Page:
Top 10 Criteria for a Killer Website
Your website is the start of your relationship with a customer. Whether they found you via a Google search ad, search engine optimisation (SEO), a Facebook ad or a friendly blogger, most people will first search for your company website and check it out in order to form an opinion of your business, before deciding to do business with you.
Your website is your digital calling card. It’s your brochure, your sales rep, your product catalogue and shop all in one.
You also have competitors, which means your website needs to stand out and differentiate your service offering immediately and succinctly.
When customers struggle on your site, they simply return to Google and type in another search term. This means you’ve lost a customer and their potential lifetime revenue.
So, it’s imperative that your website not only looks great, but is easy to navigate, answer all questions and close that sale… which makes your website one of the most important touchpoints in your sales channel.
If your website is not doing its job, it needs to be fired or performance managed, just as you would a staff member.
Let’s look at the top 10 criteria you should measure your website home page against:
Everybody’s Different: Create Personas
Remember that every user is different, some are visual and some prefer to read, some are hunters (and know exactly what they want), and some are browsers (and want to explore all options), some are returning users and some are first time visitors; you have to cater to every type of user to your site. You also, most critically, have to cater to your top three types of visitors. This means you have to workshop these ‘personas’ and decide what they look like, what their needs are and why they’re visiting the site, and then create a website journey based around them, their needs, and not around you and how your company is structured, or your business silos.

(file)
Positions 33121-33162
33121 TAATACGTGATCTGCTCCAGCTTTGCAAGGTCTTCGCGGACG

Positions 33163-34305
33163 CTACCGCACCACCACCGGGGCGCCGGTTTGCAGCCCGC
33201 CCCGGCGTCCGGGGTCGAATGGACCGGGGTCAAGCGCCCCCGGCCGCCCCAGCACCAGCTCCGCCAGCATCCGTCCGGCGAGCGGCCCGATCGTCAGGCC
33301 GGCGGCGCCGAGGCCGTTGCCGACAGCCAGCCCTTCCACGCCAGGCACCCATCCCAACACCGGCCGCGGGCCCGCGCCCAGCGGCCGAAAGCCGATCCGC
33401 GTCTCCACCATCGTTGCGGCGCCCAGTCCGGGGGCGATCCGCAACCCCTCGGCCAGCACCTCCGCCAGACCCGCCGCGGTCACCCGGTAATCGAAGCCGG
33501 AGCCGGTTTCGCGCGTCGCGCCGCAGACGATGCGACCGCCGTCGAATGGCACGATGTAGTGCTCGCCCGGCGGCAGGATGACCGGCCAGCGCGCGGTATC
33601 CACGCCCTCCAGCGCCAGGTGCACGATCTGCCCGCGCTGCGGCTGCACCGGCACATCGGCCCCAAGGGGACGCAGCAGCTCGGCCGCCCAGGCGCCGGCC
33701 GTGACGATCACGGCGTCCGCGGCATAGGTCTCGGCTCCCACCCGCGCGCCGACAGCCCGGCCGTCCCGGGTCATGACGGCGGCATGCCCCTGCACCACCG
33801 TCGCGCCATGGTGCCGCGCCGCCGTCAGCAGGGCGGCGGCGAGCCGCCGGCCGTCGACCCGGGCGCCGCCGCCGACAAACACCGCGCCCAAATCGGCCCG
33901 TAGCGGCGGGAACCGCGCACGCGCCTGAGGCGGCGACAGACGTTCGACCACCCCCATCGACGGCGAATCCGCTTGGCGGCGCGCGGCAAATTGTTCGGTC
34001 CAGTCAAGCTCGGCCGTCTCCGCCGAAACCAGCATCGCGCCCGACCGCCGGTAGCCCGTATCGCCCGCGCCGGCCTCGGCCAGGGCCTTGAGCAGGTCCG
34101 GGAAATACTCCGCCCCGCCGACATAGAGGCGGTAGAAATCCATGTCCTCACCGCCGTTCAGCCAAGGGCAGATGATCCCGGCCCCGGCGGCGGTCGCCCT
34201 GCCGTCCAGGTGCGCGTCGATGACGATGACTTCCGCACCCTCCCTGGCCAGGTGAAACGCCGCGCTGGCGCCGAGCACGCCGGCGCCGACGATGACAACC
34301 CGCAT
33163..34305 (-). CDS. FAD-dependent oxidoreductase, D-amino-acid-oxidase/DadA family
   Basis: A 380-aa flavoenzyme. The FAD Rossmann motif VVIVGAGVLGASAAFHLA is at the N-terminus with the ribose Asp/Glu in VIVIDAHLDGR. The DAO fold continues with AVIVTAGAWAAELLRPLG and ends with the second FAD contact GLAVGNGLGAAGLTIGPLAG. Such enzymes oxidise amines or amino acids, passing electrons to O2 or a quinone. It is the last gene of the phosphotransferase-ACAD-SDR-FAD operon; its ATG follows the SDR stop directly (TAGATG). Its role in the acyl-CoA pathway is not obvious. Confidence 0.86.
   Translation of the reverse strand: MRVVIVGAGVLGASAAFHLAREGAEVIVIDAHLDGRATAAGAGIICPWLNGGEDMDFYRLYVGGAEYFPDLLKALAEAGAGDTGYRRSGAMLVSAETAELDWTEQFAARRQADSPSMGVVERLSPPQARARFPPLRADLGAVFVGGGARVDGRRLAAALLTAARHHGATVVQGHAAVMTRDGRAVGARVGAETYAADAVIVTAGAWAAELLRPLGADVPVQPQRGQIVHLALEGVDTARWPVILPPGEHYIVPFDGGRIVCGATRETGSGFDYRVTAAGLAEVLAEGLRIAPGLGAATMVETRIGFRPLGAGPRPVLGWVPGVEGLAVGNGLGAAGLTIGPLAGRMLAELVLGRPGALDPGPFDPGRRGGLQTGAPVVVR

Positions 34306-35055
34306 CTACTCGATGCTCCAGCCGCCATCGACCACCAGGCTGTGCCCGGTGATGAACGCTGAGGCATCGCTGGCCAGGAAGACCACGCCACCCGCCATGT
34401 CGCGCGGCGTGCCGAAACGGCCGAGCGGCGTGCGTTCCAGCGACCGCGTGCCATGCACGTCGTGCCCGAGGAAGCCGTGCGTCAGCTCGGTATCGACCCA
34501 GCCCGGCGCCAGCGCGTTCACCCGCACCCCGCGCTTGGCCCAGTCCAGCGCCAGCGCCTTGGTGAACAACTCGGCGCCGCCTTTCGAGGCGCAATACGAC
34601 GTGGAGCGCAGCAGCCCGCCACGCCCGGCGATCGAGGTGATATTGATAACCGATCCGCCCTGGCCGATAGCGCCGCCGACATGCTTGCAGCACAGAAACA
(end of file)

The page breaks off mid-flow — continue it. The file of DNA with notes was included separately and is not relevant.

First Five Seconds
Within the first few seconds of landing on your site, your visitor has rated your website and decided whether there’s anything in it for them. This is why up to 96% of your first-time visitors ‘bounce’ or leave without clicking to another page.
They are looking for the following answers:
What are you selling – amazingly so many websites are unclear on this point, you know what you’re about, but you confuse the visitor with company jargon and by being vague
Do I belong here – using pictures of people who look like your customers is a first, critical starter. If you only have pictures of technical folks on your site, you will alienate all non-technical customers
What’s in it for me – what’s the hook for each customer, what’s the benefit of being here?
What do you want me to do – where do you want me to click? Craft a journey for your customers, starting with ‘find out more’ and leading them to ‘add to cart’, a slow, committed relationship instead of a hard, fast one-night-stand!
Summary of the Site
Your home page should be a summary of the entire website, this means that any important graphs, customer logos, testimonials, white papers, infographics that are buried a few clicks deep should also be displayed for all to see on the home page.
Don’t force your visitor to dig around your website to unlock this great content, like a treasure hunt, because they won’t. The home page can be very long, think of infinite scroll…which leads me to the next point, don’t make me click.
Don’t Make Me Click